Benghazi Anti-Militia Protest: Libyans March Against Armed Groups After U.S. Embassy Attack
Tens of thousands of Libyans marched to the gates of one of the country’s strongest armed Islamic extremist groups Friday, demanding it disband, as the attack that killed the U.S. ambassador and four other Americans sparked a public backlash against militias that run rampant in the country and defy the country’s new, post-Moammar Gadhafi leadership.
For many Libyans, last week’s attack on the U.S. Consulate in the eastern city of Benghazi was the last straw with one of the biggest problems Libya has faced since Gadhafi’s ouster and death around a year ago - the multiple mini-armies that with their arsenals of machine guns and rocket-propelled grenades are stronger than the regular armed forces and police.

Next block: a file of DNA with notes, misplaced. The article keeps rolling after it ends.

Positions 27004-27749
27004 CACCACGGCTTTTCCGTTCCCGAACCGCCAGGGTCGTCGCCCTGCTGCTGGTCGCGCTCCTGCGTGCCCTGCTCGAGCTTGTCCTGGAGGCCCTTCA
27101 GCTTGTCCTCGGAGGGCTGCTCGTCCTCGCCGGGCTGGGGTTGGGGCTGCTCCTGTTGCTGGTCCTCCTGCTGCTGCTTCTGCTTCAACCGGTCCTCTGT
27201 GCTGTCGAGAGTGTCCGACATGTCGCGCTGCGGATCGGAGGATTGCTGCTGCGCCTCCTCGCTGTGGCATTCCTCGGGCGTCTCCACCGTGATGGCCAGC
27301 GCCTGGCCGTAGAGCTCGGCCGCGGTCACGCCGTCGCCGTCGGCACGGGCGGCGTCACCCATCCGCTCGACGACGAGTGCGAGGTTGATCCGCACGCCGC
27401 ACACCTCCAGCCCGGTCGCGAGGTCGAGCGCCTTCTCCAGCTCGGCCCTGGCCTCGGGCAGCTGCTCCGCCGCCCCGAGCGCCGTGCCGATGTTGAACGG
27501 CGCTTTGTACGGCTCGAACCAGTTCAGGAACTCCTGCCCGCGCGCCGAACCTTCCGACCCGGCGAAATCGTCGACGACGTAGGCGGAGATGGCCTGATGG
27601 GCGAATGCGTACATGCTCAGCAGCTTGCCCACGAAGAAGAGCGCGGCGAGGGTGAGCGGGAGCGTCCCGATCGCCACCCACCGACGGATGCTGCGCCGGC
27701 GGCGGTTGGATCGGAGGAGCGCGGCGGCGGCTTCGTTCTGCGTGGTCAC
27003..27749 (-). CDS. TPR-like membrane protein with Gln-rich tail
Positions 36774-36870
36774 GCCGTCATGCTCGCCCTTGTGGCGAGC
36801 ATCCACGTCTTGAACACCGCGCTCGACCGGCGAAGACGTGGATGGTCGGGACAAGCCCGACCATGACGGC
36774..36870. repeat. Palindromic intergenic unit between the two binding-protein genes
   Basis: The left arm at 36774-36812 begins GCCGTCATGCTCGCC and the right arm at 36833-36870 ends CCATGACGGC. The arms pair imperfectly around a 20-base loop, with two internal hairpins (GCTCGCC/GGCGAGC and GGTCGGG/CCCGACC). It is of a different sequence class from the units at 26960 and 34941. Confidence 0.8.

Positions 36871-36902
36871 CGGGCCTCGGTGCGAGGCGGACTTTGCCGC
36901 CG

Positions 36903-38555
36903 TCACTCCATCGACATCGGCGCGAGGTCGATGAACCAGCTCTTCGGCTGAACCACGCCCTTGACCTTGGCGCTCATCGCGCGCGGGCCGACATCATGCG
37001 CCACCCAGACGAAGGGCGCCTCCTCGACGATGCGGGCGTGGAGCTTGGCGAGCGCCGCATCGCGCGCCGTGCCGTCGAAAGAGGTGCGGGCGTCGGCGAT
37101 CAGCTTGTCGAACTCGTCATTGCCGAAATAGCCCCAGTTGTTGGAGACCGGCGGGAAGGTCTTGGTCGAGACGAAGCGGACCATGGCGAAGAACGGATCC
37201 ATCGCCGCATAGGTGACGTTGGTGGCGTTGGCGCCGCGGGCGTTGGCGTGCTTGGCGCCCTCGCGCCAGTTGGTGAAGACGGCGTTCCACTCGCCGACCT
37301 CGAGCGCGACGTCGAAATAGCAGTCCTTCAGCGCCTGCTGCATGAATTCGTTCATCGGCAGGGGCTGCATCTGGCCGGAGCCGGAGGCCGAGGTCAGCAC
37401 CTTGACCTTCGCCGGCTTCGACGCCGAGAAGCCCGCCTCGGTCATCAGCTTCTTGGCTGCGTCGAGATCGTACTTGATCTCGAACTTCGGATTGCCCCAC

The militias, a legacy of the rag-tag popular forces that fought Gadhafi’s regime, tout themselves as protectors of Libya’s revolution, providing security where police cannot. But many say they act like gangs, detaining and intimidating rivals and carrying out killings. Militias made up of Islamic radicals are notorious for attacks on Muslims who don’t abide by their hardline ideology. Officials and witnesses say fighters from one Islamic militia, Ansar al-Shariah, led the Sept. 11 attack on the Benghazi consulate.